Want to know more about leg ulcers?


venousVenous leg ulcers generally occur in the 'gaiter' area of the leg, which is the area from the ankle-bone to mid-calf1.

The edges of the ulcer are irregular, with gentle sloping edges and there are usually moderate to heavy levels of exudate and slough present in the wound bed2.

Chronic venous insufficiency can lead to sustained venous hypertension which causes venous leg ulcers. Lower limb blood pooling or oedema are caused by incompetent valves which normally help direct the flow of blood back to the heart but when damaged can fail to function properly2. This results in abnormal blood flow in the legs and puts patients at risk of developing ulcers.


Arterial leg ulcers are most usually found on the toes, heels and bony areas of the foot2, or on areas exposed to repetitive trauma3 or rubbing by footwear.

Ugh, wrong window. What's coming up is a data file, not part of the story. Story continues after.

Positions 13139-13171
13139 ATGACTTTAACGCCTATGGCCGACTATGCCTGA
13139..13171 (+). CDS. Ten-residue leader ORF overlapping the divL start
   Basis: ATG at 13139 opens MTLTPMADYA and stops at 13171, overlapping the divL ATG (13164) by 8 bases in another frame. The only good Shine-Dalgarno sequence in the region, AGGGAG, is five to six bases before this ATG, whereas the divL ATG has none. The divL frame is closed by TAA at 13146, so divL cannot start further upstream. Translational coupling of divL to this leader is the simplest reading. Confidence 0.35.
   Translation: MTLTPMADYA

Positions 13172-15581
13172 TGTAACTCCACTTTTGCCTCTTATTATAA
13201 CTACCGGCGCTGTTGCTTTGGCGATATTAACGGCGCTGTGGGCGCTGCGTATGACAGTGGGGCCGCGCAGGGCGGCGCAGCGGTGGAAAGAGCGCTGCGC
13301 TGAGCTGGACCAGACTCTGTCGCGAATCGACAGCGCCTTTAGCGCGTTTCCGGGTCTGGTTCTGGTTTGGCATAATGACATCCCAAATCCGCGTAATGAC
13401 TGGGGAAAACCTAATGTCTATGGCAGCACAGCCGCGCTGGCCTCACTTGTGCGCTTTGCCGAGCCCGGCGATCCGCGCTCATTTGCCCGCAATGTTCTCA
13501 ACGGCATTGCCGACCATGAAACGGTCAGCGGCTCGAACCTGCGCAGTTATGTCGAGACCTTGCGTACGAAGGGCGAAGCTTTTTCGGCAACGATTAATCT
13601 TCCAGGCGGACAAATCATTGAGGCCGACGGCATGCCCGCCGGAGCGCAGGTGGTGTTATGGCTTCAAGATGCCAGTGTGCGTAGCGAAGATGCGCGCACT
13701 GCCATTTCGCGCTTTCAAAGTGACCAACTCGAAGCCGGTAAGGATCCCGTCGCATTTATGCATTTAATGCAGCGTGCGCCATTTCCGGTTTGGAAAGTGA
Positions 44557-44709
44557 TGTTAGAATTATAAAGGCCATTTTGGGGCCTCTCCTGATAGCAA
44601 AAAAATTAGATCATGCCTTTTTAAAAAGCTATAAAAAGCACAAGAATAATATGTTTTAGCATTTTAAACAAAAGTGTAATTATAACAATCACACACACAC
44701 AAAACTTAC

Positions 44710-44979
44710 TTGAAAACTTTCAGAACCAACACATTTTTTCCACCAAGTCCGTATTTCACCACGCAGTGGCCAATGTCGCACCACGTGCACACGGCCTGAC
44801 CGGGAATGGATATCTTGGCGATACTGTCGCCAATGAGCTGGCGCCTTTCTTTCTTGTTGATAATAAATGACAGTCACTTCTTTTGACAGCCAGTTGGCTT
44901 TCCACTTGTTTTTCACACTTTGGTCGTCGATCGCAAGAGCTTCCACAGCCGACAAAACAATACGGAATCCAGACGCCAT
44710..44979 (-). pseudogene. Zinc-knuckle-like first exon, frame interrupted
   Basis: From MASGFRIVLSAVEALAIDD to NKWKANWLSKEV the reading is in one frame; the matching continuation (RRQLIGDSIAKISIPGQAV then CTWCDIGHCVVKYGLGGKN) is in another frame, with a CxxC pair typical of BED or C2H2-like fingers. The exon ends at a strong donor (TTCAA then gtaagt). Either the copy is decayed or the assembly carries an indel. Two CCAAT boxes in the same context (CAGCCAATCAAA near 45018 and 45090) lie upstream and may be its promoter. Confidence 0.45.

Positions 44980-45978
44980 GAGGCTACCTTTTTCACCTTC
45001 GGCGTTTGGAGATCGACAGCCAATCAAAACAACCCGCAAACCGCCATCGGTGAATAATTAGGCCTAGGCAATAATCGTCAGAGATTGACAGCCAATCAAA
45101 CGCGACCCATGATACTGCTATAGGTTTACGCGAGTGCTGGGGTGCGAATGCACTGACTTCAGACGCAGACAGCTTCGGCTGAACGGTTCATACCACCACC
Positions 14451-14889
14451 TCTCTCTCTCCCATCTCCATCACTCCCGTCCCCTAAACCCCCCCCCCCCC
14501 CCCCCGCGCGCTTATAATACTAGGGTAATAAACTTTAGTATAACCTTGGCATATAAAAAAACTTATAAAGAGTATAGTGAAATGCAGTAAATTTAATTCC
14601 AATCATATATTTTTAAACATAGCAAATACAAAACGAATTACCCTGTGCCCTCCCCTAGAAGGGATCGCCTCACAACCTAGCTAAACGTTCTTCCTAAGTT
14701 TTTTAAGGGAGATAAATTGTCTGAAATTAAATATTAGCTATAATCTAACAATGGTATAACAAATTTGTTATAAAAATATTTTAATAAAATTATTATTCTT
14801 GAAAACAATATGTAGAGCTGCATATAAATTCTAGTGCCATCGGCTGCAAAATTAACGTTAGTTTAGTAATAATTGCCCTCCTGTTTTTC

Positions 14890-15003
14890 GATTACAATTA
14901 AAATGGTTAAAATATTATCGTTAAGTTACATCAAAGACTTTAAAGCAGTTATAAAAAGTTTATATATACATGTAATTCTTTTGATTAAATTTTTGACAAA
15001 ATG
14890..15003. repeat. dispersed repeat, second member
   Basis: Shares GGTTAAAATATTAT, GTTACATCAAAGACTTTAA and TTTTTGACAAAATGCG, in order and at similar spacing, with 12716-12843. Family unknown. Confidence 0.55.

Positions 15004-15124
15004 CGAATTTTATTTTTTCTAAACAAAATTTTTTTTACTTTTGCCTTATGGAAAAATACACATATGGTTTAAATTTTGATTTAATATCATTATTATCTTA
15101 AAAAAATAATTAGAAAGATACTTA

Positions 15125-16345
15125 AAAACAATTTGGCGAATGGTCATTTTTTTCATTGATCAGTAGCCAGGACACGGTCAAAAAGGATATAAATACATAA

Arterial ulcers have a 'punched out' appearance with clear edges and minimal levels of exudate. The wound base is generally pale in colour. Tissue necrosis is common. The skin surrounding the wound may appear dusky or reddened, and the skin around the wound is usually cool to the touch2.

Arterial ulcers are the result of reduced blood flow to the legs. The most common cause of this is atherosclerosis. Reduced blood supply leads to tissue being starved of oxygen (hypoxia), which in turn result in tissue damage and ulceration2.



Leg ulcers can be caused by a combination of venous and arterial problems2.

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